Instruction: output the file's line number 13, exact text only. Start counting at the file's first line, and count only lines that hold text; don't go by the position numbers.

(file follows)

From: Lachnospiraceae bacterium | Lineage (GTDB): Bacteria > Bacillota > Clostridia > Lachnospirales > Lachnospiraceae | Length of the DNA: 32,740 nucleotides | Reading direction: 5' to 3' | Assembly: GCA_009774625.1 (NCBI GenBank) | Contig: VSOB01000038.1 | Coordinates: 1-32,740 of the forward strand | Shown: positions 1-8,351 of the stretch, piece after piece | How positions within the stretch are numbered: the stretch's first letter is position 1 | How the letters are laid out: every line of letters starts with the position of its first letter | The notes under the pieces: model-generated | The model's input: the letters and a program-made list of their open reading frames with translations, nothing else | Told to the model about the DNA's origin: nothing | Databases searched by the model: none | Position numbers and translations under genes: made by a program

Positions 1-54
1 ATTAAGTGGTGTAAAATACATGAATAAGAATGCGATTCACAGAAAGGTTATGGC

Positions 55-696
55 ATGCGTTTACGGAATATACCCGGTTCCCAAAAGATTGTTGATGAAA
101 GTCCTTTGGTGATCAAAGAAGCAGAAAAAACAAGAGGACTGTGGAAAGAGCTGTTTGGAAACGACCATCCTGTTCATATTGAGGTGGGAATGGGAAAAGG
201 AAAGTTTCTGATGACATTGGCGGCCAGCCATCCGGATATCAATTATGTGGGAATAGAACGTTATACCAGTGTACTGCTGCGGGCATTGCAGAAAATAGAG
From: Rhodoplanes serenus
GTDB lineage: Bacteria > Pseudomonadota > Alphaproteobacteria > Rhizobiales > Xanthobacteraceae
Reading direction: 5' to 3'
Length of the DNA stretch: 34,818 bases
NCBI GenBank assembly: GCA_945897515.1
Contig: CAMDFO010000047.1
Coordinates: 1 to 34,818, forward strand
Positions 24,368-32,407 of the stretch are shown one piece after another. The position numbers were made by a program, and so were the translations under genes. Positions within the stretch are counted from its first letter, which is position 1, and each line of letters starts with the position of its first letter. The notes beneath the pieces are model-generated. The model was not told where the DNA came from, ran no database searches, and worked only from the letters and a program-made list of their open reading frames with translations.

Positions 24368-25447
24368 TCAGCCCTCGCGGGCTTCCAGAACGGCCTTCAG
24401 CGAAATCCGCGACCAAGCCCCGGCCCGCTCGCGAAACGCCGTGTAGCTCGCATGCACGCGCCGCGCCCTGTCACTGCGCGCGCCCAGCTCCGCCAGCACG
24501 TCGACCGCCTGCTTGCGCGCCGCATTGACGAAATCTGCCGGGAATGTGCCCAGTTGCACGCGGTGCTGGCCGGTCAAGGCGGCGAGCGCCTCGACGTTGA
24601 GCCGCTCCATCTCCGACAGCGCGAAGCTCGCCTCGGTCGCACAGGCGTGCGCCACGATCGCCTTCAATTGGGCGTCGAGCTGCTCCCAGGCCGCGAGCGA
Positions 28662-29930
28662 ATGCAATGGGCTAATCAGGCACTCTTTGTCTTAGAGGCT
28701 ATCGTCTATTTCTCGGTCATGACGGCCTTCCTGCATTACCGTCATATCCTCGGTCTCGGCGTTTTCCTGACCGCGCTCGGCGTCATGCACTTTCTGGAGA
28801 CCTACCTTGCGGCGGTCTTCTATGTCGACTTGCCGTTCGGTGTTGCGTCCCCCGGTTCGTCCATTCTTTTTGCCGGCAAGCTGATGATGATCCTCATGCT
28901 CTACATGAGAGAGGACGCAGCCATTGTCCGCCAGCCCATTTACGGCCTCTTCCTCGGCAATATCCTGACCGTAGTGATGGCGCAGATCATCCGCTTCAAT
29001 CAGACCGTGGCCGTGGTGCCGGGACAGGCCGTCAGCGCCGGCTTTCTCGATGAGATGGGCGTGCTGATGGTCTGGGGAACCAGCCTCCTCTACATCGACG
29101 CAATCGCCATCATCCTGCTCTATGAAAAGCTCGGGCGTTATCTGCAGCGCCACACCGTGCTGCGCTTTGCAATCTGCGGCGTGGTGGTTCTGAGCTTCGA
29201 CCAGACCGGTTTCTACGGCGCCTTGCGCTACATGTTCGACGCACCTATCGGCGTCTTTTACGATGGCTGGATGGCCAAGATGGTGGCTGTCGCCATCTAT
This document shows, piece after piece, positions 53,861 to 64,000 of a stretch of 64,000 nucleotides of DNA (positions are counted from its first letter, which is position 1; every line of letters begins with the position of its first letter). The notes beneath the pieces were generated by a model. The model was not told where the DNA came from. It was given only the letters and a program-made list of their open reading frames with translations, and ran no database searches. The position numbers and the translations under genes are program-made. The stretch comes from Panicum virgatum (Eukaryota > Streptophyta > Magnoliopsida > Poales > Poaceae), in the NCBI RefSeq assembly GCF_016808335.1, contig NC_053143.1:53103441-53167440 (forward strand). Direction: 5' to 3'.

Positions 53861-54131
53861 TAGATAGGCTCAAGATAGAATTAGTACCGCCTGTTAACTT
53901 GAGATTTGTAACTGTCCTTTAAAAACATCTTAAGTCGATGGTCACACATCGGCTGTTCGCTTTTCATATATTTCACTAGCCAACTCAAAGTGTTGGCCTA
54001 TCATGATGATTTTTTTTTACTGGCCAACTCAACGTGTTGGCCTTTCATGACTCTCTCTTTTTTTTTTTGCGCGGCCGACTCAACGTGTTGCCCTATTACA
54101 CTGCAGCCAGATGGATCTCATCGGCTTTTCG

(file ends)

Contig: CAMDFO010000047.1